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Evaluation of Patients With Liver Disease
This study is currently Recruiting
February 2011 By National Institutes of Health Clinical Center (CC)
First Recieved on July 12, 2006
Last Updated on February 24, 2011
The proposed study aims to evaluate, investigate, and follow-up patients suffering from
acute and chronic liver disease. The study will focus on understanding diseases affecting
Patients participating in the study will first undergo a routine check-up as an outpatient.
They will be asked to provide blood and urine samples for laboratory testing and will
undergo an ultrasound of the liver. Ultrasound examinations use sound waves to determine
the size and texture of the liver. After the initial visit subjects will be requested to
follow-up once a year at the outpatient department for a similar check-up.
Additional tests may be requested throughout the study to provide information for other
research studies and individual consent will be requested. These tests may include liver
biopsies, skin biopsies, and / or specialized blood, plasma, and lymphocyte examinations.
Subjects that qualify for medications presently being studied may be offered the opportunity
to benefit from experimental therapy.
Resources/Links provided by NLM:
|Study Start Date:
|Estimated Primary Completion Date:
|Ages Eligible for Study:||2 Years|
|Genders Eligible for Study:||Both|
|Accepts Healthy Volunteers:||No|
- INCLUSION CRITERIA:
An indefinite number of patients with acute or chronic liver disease will be enrolled in
this study. Criteria for selection will be the following:
Age above 2 years, male or female.
Evidence of acute or chronic liver disease on evaluation by the outside referring
Absence of other significant medical illnesses that might interfere with prolonged follow
Willingness to enter the study.
There are no specific reasons to exclude any patients from this protocol (exception below
for plasmapheresis and lymphapheresis, and genetic analysis of serum samples) as it does
not entail significant risk to the patient or excessive clinical burden to the Liver
Diseases Branch. Patients who resolve their chronic liver disease, such as patients with
chronic hepatitis B who become negative for HBsAg or patients with chronic hepatitis C who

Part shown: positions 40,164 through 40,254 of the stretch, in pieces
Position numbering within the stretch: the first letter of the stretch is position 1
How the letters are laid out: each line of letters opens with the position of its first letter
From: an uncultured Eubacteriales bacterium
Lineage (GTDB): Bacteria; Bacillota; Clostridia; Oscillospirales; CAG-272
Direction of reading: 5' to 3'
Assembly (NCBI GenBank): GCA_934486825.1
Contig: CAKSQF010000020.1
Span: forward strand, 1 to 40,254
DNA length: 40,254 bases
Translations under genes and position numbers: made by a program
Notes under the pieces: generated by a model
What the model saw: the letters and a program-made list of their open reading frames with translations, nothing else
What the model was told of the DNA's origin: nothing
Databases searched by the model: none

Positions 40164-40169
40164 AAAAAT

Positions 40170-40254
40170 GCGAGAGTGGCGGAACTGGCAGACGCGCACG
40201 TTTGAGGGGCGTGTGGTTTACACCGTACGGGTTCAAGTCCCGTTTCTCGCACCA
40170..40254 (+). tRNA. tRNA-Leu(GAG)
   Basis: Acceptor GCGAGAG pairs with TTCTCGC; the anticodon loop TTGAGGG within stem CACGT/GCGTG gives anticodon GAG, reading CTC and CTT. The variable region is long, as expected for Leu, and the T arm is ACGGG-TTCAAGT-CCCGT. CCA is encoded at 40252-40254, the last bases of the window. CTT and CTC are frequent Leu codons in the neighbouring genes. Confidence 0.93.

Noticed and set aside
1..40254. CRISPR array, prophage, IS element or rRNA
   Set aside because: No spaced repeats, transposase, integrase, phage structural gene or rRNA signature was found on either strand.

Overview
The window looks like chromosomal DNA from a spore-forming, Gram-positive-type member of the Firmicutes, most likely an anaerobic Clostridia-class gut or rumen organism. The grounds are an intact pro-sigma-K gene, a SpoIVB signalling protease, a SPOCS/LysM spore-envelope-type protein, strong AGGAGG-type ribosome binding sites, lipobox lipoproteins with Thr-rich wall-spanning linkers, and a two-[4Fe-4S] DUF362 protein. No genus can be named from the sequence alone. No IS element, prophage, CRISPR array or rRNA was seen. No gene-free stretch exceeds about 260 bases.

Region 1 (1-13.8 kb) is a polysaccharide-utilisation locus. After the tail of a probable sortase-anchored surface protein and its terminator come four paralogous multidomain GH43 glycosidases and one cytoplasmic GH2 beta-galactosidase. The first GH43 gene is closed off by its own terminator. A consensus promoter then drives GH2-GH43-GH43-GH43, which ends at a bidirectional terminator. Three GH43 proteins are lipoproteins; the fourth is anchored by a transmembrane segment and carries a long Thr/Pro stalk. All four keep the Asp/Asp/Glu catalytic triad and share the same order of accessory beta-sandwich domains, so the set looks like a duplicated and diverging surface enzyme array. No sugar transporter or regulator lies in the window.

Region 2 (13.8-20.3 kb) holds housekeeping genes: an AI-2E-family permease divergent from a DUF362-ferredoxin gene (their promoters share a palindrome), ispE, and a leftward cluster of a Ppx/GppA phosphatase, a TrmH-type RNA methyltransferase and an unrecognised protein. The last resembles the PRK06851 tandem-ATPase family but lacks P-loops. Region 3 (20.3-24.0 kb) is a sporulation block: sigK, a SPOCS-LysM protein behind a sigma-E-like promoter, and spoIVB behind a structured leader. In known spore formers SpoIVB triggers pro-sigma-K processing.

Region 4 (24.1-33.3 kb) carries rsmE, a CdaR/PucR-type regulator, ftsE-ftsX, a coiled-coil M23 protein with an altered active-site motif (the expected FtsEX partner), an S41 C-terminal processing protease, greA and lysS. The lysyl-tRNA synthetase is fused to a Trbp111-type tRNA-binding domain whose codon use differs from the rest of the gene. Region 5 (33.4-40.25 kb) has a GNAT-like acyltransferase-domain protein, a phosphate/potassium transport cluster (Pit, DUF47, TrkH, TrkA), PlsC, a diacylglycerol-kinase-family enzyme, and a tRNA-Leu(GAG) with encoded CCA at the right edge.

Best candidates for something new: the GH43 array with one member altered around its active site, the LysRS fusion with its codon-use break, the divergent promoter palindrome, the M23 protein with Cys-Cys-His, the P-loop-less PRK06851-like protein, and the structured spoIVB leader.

become negative for HCV RNA will continue to be followed despite lack of apparent disease
or disability. This is to document that clearance of these hepatitis viruses is, indeed,
associated with resolution of the liver disease and lack of long-term adverse effects.
Because there are data suggesting that chronic HBsAg carriers who become HBsAg-negative
and patients with chronic hepatitis C whose liver disease becomes inactive, can still
develop long-term consequences of these diseases (especially hepatocellular carcinoma),
following such patients is important.
Plasmapheresis and lymphapheresis: Patients will have to fulfill the criteria of the NIH
Department of Transfusion Medicine regarding lymphapheresis donors. These include age
(less that 65 years), weight (greater than 120 pounds), hematocrit (greater than 30
percent), blood pressure (less than 120 diastolic and greater than 90 systolic), and
temperature (less than 37.5 degrees C). Because this is a research procedure to obtain
reagents and assay materials, only patients who are active and relatively fit (i.e. not
disabled from their liver disease) will be asked to undergo this procedure.
The only strict exclusion criterion will be active therapy with interferon. The basis for
this exclusion was the findings from a retrospective analysis of a recent trial of
recombinant human alpha interferon as therapy of chronic hepatitis B. In that study, the
"response rate" or rate of clearance of hepatitis B virus with alpha interferon therapy
was lower among patients who underwent lymphapheresis during therapy (48 percent) (p less
than .01). Lymphapheresis performed before treatment did not seem to affect the outcome
of interferon therapy. These findings were unexpected but have led us to avoid both
plasmapheresis and lymphapheresis in patients receiving alpha interferon therapy. The
reasons why lymphapheresis might interfere with a response to alpha interferon are to
known, but probably relate to the importance of an intact, healthy immune system in the
process of recovery from a chronic viral infection.
Fibroscan: Consecutive adult patients (ages 18 or older) with chronic liver disease who
have had a liver biopsy performed within the previous 6 months or who are scheduled to
undergo liver biopsy will be eligible for participation in this aspect of the study.
Patients with liver biopsies that are inadequate for histological scoring or who have
ascites will be excluded from this aspect of the study.
Genetic Analysis of Serum Samples: All adult subjects with a Hct of less than 30 and
pediatric subjects with a Hct less than 26 will be excluded for phlebotomy that is
necessary for isolation of DNA material from the blood cells. Inability to understand or
sign informed consent will also exclude patients from this aspect of the study.